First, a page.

By Malcolm Johnson, ITU Deputy Secretary-General
This article has been adapted from my opening remarks at a G7 side event on digital technical standards, co-hosted by Chatham and the UK Department for Digital, Culture, Media & Sport (DCMS).
As countries consider their post-COVID-19 recovery options, digital technical standards will be vital to create a more sustainable, more prosperous future. Their development is a core function of the International Telecommunication Union (ITU) as the UN agency for information and communication technologies (ICTs).
Indeed, international standards development has been central since the ITU’s creation over 150 years ago.
A common set of standards is like a universal language: it brings people, businesses, functions, economies and societies together. In a world constantly growing in complexity, common standards make things easier.
Standards are essential for international communications and global trade. Standardization can drive competitiveness – not just for individual businesses but for the world economy as a whole – by fostering efficiency, effectiveness, responsiveness and innovation. As technical barriers are reduced and systems become more compatible, manufacturers, network operators and consumers all benefit from lower prices and increased availability.
Standards can avoid costly market battles and, for companies from emerging markets, ensure a level playing field.
They are an essential aid for developing countries to build their infrastructure and stimulate economic development.
The standards-making process, however, needs to speed up. It needs to follow a more strategic approach, with new standards in new areas reflecting real market needs. New technical standards for ICTs will underpin the effort to build back better and create a more sustainable, more prosperous future in the aftermath of COVID-19 – a goal central to the UK’s G7 Presidency.
COVID-19 has prompted a surge of interest in data, digital heath, digital finance and smart cities. Extraordinary advances are taking place in artificial intelligence (AI), the Internet of Things (IoT), and mobile communications. For example, we have seen innovative 5G applications in healthcare, public safety, manufacturing, and education during this crisis.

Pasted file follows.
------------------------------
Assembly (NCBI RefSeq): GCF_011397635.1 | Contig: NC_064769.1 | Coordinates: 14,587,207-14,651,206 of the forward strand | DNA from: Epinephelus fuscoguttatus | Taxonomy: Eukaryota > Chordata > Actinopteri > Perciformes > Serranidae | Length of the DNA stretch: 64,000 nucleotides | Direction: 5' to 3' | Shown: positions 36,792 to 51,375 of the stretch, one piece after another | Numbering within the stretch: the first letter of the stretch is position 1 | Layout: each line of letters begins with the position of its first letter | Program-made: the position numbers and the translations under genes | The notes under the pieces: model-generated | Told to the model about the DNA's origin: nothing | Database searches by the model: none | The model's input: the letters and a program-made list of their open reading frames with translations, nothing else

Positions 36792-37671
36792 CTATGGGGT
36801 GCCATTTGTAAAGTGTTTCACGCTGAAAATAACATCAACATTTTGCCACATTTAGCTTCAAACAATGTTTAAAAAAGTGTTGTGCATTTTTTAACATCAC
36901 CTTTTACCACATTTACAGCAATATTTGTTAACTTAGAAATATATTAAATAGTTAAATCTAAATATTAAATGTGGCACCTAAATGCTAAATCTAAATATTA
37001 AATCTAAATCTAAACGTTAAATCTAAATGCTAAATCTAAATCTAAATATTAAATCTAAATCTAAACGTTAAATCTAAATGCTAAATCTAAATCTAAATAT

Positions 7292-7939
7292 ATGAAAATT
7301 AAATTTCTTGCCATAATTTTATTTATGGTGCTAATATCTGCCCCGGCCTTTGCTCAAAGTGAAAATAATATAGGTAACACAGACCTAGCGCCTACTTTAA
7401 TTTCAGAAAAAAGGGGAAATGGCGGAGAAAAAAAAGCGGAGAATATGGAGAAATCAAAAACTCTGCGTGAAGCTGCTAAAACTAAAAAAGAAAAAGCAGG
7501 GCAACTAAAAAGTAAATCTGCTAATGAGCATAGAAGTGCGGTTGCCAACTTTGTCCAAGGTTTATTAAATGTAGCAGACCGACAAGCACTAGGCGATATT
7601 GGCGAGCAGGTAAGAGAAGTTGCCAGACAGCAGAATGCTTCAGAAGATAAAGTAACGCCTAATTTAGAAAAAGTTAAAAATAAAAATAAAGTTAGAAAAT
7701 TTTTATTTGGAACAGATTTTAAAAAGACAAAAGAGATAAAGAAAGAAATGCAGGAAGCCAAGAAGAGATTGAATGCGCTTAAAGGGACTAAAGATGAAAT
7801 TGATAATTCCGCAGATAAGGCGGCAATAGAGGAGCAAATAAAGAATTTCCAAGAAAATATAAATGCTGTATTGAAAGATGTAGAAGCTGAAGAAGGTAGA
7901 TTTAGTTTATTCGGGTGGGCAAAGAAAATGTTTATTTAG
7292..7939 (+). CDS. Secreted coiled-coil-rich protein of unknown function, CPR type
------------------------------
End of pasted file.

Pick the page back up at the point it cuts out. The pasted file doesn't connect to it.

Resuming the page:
ICTs are enabling the convergence of industries, bringing them into a shared space. But those industries need common technical standards more than ever – to ensure openness and interoperability, reduce costs through economies of scale, and avoid getting locked into proprietary solutions.
ITU recently published the detailed specifications for IMT-2020 radio interface technologies that will support several uses leveraging the advantages of 5G, from healthcare and autonomous vehicles to smart cities and collaborative robotics.
This new standard – the only truly global one for 5G – follows a collaborative process of several years between ITU Member States, equipment manufacturers, network operators, standards development organizations, and the academic community.
It now forms part of the series of ITU standards for radio-based telecommunications systems, including terrestrial and space systems, which will define tomorrow’s wireless landscape.
ITU’s membership include 193 Member States and over 900 companies, universities, and international and regional organizations. With so many sectors now depending on ICTs, we need this diversity to meet user requirements.
Delegates from everywhere are encouraged to engage in our standards work.
Thanks to “Bridging the Standards Gap”, an initiative I launched in 2008, developing countries now account for the largest share of participants. This resulting standardization also meets their requirements, which may differ from those of the developed economies.
When needed, we also bring non-ITU members to the table. For example, our Financial Inclusion Global Initiative, a partnership with the World Bank and the Committee on Payments and Market Infrastructures, supported by the Bill & Melinda Gates Foundation, is open to central banks, commercial banks, telecom and financial regulators, and telecoms operators and service providers.
ITU has also a number of Focus Groups working on specific new fields or technologies that are open to any interested party.
Our joint Focus Group with the World Health Organization (WHO), for example, is working towards standardized benchmarking of “AI for Health” algorithms. Most recently, an ad-hoc group was established to review the performance of AI and other digital health technologies in combatting the pandemic.
Digital advances are vital to address humanity’s most pressing challenges and accelerate progress towards the UN Sustainable Development Goals.
International technical standards, therefore, are needed more than ever.
They can help to deploy new technologies efficiently and at scale, with openness and interoperability, for the benefit of all.
Collaboration is key.
While many organizations are involved in digital standard development, none can work in isolation. Initiatives like World Standards Cooperation and Global Standards Collaboration underline the need for each major standard-making body to bring its own specific competences to the table. An inclusive approach will help us all avoid duplication and pool our resources for the common good.
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